Ojo spoke with our correspondent on Friday in Abuja on behalf of a coalition of civil society groups involved in the campaign ‘Just Energy Transition for Africa’.
He said, “Energy revolution is increasing on a global scale to address the challenge of climate change and reduction of carbon emissions released into the atmosphere causing extreme weather conditions.
“African governments should tackle poverty to ensure access to clean energy.”
Ojo also said, “We note that the energy poverty across Africa is due to widespread poverty, hence the need for African governments to tackle poverty headlong.
“Poverty can be addressed by extending energy access to all, especially vulnerable groups. Asking the poor to save money to ‘light up their poverty’ will amount to double jeopardy which will, in turn, keep the vicious cycle of poverty alive.”
According to him, over 1.2 billion people on the continent currently depend on biomass mostly from fossil fuels which are not renewable and equally not eco-friendly.
Ojo further said, “A just energy transition is a gradual shift towards clean, sustainable, low carbon and equitable energy system which is better for people and the planet.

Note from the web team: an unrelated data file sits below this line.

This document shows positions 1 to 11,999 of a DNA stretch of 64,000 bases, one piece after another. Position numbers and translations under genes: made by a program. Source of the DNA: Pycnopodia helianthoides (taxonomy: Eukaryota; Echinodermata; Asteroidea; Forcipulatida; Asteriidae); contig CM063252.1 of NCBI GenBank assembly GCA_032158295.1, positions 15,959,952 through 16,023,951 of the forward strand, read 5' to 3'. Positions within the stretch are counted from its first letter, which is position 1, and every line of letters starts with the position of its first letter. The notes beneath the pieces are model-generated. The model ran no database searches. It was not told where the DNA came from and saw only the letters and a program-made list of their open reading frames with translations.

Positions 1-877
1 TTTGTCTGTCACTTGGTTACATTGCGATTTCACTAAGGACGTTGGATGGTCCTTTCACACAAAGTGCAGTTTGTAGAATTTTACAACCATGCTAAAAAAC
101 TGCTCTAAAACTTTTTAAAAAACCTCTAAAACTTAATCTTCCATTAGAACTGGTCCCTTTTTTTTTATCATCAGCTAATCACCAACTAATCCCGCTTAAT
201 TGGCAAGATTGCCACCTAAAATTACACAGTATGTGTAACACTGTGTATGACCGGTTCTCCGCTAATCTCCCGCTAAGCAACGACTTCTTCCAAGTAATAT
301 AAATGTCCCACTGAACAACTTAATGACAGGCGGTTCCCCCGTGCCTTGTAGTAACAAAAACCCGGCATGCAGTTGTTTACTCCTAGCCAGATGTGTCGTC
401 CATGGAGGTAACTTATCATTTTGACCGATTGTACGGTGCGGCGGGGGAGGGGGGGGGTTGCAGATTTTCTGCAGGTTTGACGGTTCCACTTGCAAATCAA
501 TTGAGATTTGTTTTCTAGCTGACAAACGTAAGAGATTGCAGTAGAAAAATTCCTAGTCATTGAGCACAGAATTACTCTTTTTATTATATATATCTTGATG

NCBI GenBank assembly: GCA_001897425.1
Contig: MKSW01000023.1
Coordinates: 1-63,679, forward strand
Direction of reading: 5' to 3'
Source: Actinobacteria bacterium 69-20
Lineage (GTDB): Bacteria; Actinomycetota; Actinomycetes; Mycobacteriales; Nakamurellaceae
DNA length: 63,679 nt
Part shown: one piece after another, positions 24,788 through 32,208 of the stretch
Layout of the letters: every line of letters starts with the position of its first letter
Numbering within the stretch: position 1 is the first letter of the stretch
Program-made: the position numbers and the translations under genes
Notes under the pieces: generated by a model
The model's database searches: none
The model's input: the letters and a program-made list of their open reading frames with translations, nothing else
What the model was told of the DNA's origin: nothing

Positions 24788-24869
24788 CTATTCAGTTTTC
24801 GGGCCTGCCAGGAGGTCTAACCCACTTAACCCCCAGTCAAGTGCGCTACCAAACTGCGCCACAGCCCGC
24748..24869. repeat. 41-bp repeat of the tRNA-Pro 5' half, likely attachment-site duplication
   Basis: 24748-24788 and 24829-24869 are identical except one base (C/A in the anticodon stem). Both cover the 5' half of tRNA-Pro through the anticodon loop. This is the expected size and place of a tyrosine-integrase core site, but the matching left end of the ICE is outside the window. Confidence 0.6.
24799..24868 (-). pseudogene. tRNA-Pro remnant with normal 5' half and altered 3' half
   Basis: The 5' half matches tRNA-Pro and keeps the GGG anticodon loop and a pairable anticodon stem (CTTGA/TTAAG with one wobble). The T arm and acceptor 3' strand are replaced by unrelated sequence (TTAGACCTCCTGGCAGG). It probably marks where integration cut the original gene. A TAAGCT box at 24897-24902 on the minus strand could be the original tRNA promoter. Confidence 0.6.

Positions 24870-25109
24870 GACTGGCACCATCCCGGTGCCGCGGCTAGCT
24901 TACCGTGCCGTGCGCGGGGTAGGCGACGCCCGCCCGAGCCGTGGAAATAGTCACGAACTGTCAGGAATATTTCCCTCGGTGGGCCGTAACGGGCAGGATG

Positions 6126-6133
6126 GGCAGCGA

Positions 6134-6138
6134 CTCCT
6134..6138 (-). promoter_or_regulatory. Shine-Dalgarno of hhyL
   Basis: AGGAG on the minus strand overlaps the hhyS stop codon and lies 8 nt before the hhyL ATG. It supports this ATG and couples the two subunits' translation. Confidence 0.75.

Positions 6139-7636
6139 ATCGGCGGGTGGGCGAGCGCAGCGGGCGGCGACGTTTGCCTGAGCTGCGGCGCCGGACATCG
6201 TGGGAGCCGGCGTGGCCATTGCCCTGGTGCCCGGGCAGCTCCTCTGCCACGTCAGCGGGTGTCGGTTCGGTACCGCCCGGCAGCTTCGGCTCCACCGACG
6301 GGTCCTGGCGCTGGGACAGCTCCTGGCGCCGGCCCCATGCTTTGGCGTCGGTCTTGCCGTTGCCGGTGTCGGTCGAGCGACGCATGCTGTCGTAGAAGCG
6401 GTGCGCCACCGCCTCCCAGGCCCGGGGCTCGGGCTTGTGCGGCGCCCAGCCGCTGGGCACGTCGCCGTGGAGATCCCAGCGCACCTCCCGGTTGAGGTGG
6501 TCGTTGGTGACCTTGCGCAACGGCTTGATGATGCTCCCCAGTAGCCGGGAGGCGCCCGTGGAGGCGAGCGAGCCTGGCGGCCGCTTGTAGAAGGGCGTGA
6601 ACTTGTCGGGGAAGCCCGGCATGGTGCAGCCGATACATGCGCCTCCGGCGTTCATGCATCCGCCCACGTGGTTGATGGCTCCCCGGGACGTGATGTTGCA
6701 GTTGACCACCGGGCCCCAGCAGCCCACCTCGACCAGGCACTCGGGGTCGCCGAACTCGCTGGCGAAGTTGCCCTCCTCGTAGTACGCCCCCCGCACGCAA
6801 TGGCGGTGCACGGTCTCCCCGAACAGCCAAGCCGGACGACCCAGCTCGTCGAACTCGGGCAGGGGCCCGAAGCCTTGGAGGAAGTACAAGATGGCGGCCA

“The call to action for a just energy transition in Nigeria is in line with meeting the Sustainable Development Goal 7 on energy access for all.”
He noted that the Paris Agreement of 2015 created a development pathway to reduce global warming to 1.5 well below two degrees to avoid catastrophic climate events and changes.
The coalition stated that on its part, Nigeria has voiced its ambition to reduce carbon emission by 20 per cent unconditionally and 40 per cent conditionally by 2030.
Ojo explained that leading renewable energy transition nations of the world such as China, India, South Africa and Kenya with other counties across Europe had directly invested huge amount from the public finance in the development of the venture.
This, he said, should serve as a wakeup call to African leaders because the planned transition from petrol and diesel-powered vehicles by 2030 would definitely spell doom for oil-dependent African nations.Source